Answering The Siren Call Of An "In A Day" Attempt In Greenland
It started with the wine and mussels. Sort of. Late last night in some strangers’ geodesic dome tent, French girls offered us mussels and raw fish—telling us how nice the weather had been. At the same time, a couple of Argentines were recounting their recent ascent of War and Poetry on Ula’s west face. A little more wine and a few more mussels and we were convinced that a one-day ascent of War and Poetry was just the cure for our travel weary bodies and a great introduction to the big granite walls of Greenland. We hurried back to camp to pack our bags and get a few hours sleep.
On July 25, I had set out on a journey to the fabled fjords of southern Greenland intent on doing a new route on an unclimbed face of the complex mountain that makes up Nalumasortoq. I was meeting my good friend and the mastermind of the trip, Blake Herrington in Iceland on the way to our first look at the huge granite walls of the Tasermiut Fjord. Our original third team member had to bail due to conflicting work commitments, so Blake suggested we invite his good friend, interminably psyched, Scott Bennett. I soon found Scott and his undying enthusiasm the perfect yin to my east-coast-puritanical-pessimistic yang!
I won’t bore you with the details of the delayed and cancelled flights, the hours spent in Icelandic airports and the heliports of Greenland trying to sleep or how expensive lattes are, as those are the principal “first world problems” of international climbing trips. Instead…
Sometimes, when the weather and the inspiration—read: wine and mussels—hits, you go for it. Within twelve hours of arriving in the Tasermiut Fjord of southern Greenland and unloading four weeks of expedition gear from Maliks’ orange outboard we found ourselves meandering up the clean opening slabs of Ulamertorssuaq.
My phone started singing at 4:30AM and after a cup of coffee and some oats, we were off. At the base, and without a thought, Blake tied in and started climbing, leading the first of his ten-pitch block. As a team, we decided to use the new “follow on mini-traxion” technique that our friend Josh wrote about in a recent Climbing Magazine. Nothing like trying out a new technique with a new partner on one of the biggest granite towers in the world. Well, all I can say is that we are all believers, and the fact that it worked so well for us is a testament to just how simple and efficient it really is… I encourage you to check it out.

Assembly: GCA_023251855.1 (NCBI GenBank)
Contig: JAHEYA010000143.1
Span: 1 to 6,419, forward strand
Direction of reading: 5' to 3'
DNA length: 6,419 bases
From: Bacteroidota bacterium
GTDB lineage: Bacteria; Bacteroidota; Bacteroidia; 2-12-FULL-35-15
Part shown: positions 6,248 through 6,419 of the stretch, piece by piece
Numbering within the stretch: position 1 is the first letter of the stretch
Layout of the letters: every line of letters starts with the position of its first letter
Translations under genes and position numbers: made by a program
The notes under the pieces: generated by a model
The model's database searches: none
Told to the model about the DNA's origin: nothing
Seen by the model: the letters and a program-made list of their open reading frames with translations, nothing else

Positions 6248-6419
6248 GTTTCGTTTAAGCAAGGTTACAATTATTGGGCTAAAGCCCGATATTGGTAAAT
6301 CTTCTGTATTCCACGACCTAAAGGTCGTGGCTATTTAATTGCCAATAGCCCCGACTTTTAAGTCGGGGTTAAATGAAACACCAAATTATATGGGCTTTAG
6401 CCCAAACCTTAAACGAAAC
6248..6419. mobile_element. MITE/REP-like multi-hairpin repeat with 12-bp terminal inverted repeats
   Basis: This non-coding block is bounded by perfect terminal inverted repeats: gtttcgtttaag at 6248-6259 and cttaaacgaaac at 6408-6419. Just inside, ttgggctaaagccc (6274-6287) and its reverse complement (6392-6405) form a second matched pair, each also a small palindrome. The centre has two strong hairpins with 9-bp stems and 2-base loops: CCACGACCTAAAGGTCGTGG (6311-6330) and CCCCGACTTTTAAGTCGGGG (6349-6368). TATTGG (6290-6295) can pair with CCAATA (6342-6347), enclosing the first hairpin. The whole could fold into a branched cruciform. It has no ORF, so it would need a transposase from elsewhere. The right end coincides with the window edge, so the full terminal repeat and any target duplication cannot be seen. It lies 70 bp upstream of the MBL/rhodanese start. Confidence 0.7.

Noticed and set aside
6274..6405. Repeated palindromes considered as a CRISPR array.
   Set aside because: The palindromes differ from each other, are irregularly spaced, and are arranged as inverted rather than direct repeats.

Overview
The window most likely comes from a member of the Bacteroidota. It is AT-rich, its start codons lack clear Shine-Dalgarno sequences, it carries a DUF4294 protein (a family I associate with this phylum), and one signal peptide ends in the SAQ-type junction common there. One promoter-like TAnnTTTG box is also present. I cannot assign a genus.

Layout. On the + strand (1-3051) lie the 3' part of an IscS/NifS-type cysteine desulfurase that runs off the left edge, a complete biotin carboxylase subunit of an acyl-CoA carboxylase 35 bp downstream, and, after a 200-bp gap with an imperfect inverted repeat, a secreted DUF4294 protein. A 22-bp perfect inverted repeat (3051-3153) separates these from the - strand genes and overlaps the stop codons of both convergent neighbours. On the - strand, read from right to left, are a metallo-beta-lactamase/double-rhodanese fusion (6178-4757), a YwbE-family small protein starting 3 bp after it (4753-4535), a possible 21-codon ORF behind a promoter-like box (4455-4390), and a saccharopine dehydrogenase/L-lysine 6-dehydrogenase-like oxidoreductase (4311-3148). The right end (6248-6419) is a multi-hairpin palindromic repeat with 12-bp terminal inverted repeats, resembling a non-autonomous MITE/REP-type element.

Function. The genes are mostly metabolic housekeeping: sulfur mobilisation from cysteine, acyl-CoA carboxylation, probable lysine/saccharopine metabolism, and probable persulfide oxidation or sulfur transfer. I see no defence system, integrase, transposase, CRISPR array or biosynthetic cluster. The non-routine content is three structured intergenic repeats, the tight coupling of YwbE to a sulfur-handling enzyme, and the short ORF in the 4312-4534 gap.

Blake’s block consisted of intricate slab climbing with distinct crux sections and was a great intro for our team. About ten pitches later Scott took over, leading us to the Black Heart at about mid-height on the tower. Most parties bivy here, and in retrospect, we should have too. Scott navigated two very difficult pitches which consisted of delicate face climbing on crumbly, ball-bearing like rock similar to Colorado’s Lumpy Ridge. He then led us through a couple of physical wide cracks to where my block was to start.
Well, I won’t lie. I was fatigued… I’d like to blame it on the days of travel, the airport meals and early start. But, it was more likely due to training in New England where you’d have to climb Cathedral Ledge’s longest route about ten times to equal one Ulamertorssuaq! I’d done big days in the gym and at Rumney yet I was still worked. I took us to the top of Pitch 24, the beautiful 5.12 finger crack that I turned into A0 and Scott sent via top-rope. But our team was spent. With no water left, the sun fading and ill-prepared to spend the night, our “in-a-day” attempt to climb Ula came to an end a mere six pitches from the summit. We learned why the route was so aptly named War and Poetry, as half of the route consists of delicate slab and face climbing, which then mercilessly transitions to steep wide cracks for the remainder of the 400 or so meters.
We rapped through the night with only a couple minor mishaps and stumbled back to camp knowing we had three more weeks. With the bugs worked out and our appetites whetted, we quickly set up an advanced camp under the great west face of Nalumasortoq, stocked it with food and gear and readied ourselves for business. Over the next three weeks, it rained a lot, it was foggy almost every day, we caught and ate lots of Arctic Char and did close to fifty New York Times Crosswords. We also climbed and rappelled close two miles!